Stem cell treatment for patients with autoimmune disease by systemic infusion of culture-expanded autologous adipose tissue derived mesenchymal stem cells

Journal of Translational Medicine


Ra et al. Journal of Translational Medicine 2011, 9:181

Jeong Chan Ra1*, Sung Keun Kang1, Il Seob Shin1, Hyeong Geun Park1, Sang Aun Joo1, Jeong Geun Kim2, Byeong-Cheol Kang3, Yong Soon Lee4, Ken Nakama5, Min Piao6, Bertram Sohl7 and Andras Kurtz8*



Prolonged life expectancy, life style and environmental changes have caused a changing disease pattern in developed countries towards an increase of degenerative and autoimmune diseases. Stem cells have become a promising tool for their treatment by promoting tissue repair and protection from immune-attack associated damage. Patient-derived autologous stem cells present a safe option for this treatment since these will not induce immune rejection and thus multiple treatments are possible without any risk for allogenic sensitization, which may arise from allogenic stem cell transplantations. Here we report the outcome of treatments with culture expanded human adipose-derived mesenchymal stem cells (hAdMSCs) of 10 patients with autoimmune associated tissue damage and exhausted therapeutic options, including autoimmune hearing loss, multiple sclerosis, polymyotitis, atopic dermatitis and rheumatoid arthritis. For treatment, we developed a standardized culture-expansion protocol for hAdMSCs from minimal amounts of fat tissue, providing sufficient number of cells for repetitive injections. High expansion efficiencies were routinely achieved from autoimmune patients and from elderly donors without measurable loss in safety profile, genetic stability, vitality and differentiation potency, migration and homing characteristics. Although the conclusions that can be drawn from the compassionate use treatments in terms of therapeutic efficacy are only preliminary, the data provide convincing evidence for safety and therapeutic properties of systemically administered AdMSC in human patients with no other treatment options. The authors believe that ex- vivo-expanded autologous AdMSCs provide a promising alternative for treating autoimmune diseases. Further clinical studies are needed that take into account the results obtained from case studies as those presented here.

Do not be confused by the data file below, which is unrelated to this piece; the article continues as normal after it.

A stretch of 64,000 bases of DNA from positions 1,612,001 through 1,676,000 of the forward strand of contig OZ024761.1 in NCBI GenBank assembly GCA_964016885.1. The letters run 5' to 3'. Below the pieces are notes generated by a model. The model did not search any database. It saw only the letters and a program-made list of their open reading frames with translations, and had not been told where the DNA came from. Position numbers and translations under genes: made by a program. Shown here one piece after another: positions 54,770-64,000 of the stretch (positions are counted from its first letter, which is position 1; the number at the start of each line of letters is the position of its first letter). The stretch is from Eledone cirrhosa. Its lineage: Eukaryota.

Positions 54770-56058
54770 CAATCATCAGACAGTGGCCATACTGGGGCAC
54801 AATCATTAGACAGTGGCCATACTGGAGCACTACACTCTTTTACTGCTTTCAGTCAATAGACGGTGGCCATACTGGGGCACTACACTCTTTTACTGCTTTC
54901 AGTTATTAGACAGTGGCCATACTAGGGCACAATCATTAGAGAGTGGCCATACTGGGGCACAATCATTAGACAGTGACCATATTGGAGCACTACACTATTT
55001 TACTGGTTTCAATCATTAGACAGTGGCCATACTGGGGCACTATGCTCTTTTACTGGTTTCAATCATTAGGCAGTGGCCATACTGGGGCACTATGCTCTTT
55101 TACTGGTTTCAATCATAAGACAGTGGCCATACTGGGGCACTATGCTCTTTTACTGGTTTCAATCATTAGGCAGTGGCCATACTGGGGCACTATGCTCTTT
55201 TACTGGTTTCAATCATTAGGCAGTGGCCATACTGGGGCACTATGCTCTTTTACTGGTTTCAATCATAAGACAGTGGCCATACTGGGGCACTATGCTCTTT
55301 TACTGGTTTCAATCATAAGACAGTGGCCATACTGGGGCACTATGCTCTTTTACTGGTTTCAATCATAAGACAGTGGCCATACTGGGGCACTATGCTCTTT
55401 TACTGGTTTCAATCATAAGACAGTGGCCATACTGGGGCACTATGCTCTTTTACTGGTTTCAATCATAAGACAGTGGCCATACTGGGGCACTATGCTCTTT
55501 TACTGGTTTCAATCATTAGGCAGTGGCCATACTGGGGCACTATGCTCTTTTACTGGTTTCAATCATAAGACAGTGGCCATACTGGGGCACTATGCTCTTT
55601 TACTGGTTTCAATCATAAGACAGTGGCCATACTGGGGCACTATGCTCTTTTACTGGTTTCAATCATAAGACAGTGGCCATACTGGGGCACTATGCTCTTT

Human AdMSC can be isolated from small amounts of adipose tissue, efficiently expanded to achieve more than 109 cells after 3 to 4 passages independent on donor age and disease status. The sustained potency and genetic stability of the cells make adipose tissue a very attractive source for multipotent cells. Their immun-modulatory function, homing and migratory patterns as well as previous clinical trials suggest that these cells are efficient for treatment for several classes of autoimmune diseases and their application is safe. Here, we demonstrated considerable therapeutic effects of culture- expanded autologous AdMSCs in a variety of autoimmune diseases in the frame of an ethically justified compassionate use application for patients with exhausted therapeutic options. Multiple intravenous infusions of cells resulted in clinical benefit in all treated patients in the follow up period. No adverse events were observed. The data provide first evidence for clinical benefit in autoimmune diseases, yet further scrutiny in controlled clinical trials with a sufficient numbers of patients are needed to draw a definitive conclusion on therapeutic efficacy and long term benefit. Importantly, the data show that multiple AdMSC infusion of up to 1 × 109cells in a period of less than one month is safe, corroborating data from preclinical and clinical trials using BMMSC and AdMSC. Furthermore, within this small sample size, no evidence of donor age-dependent efficacy, or age dependent in vitro cell expansion rate was found. The autologous stem cell application described.

here is based on the current state of the art and provides an outlook into treatments for patients suffering from a variety of incurable autoimmune related diseases with no remaining treatment options. While it is shown here that the technology for treatment of autoimmune using autologous AdMSC is in place and the expectations derived from preclinical studies can be confirmed, there is still a limited understanding of the modes of action. In conclusion, the systemic infusion of autologous stem cells described here offers promise for better management of a wide spectrum of autoimmune diseases, independent on patient’s age.

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